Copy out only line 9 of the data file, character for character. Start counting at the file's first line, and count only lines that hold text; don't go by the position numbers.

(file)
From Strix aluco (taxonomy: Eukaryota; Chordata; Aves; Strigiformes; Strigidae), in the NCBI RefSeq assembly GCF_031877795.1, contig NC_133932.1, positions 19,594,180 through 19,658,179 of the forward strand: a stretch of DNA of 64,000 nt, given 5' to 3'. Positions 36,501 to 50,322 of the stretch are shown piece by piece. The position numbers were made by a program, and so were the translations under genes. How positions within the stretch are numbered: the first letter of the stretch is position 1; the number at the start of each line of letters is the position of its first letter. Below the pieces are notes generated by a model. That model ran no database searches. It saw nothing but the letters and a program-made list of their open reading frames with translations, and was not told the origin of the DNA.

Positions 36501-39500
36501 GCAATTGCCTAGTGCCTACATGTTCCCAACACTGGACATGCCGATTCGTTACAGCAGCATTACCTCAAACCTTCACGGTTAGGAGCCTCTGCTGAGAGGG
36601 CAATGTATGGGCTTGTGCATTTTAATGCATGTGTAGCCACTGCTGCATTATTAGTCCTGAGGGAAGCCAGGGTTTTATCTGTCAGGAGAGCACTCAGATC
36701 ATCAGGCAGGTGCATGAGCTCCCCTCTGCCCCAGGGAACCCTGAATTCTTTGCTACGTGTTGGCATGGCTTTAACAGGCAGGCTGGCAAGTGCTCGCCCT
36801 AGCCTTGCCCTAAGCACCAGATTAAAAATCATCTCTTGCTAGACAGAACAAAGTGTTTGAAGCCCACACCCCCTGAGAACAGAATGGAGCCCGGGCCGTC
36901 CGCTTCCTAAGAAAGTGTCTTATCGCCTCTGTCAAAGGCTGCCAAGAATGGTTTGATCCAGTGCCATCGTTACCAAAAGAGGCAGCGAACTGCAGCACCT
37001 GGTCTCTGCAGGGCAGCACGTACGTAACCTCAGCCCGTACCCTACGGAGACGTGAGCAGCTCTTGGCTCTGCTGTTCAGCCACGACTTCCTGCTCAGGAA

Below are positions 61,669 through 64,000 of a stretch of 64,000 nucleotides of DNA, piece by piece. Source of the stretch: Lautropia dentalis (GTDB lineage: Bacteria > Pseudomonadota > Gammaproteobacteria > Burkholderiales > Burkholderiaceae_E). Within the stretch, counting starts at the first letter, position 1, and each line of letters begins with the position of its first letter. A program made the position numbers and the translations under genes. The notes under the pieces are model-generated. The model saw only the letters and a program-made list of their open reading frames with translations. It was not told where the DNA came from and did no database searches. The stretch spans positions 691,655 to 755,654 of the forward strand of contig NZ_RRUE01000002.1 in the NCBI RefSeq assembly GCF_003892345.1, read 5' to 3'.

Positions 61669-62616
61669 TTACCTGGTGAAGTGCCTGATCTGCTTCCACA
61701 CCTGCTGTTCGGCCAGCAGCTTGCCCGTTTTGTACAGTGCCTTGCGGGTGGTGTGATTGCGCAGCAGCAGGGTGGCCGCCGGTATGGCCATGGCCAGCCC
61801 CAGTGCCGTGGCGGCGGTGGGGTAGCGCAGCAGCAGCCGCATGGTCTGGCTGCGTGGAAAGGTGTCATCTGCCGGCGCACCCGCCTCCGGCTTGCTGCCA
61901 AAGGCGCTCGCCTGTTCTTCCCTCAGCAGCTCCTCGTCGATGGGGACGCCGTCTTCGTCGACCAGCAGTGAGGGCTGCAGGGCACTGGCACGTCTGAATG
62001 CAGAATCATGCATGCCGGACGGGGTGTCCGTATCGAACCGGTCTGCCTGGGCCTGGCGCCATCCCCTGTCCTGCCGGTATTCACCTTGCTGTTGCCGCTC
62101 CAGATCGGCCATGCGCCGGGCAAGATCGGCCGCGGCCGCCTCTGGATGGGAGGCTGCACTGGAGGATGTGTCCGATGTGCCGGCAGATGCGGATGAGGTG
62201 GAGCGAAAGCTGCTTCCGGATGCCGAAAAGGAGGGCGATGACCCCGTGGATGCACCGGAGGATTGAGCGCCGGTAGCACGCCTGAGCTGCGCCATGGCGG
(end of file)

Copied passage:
Below are positions 61,669 through 64,000 of a stretch of 64,000 nucleotides of DNA, piece by piece. Source of the stretch: Lautropia dentalis (GTDB lineage: Bacteria > Pseudomonadota > Gammaproteobacteria > Burkholderiales > Burkholderiaceae_E). Within the stretch, counting starts at the first letter, position 1, and each line of letters begins with the position of its first letter. A program made the position numbers and the translations under genes. The notes under the pieces are model-generated. The model saw only the letters and a program-made list of their open reading frames with translations. It was not told where the DNA came from and did no database searches. The stretch spans positions 691,655 to 755,654 of the forward strand of contig NZ_RRUE01000002.1 in the NCBI RefSeq assembly GCF_003892345.1, read 5' to 3'.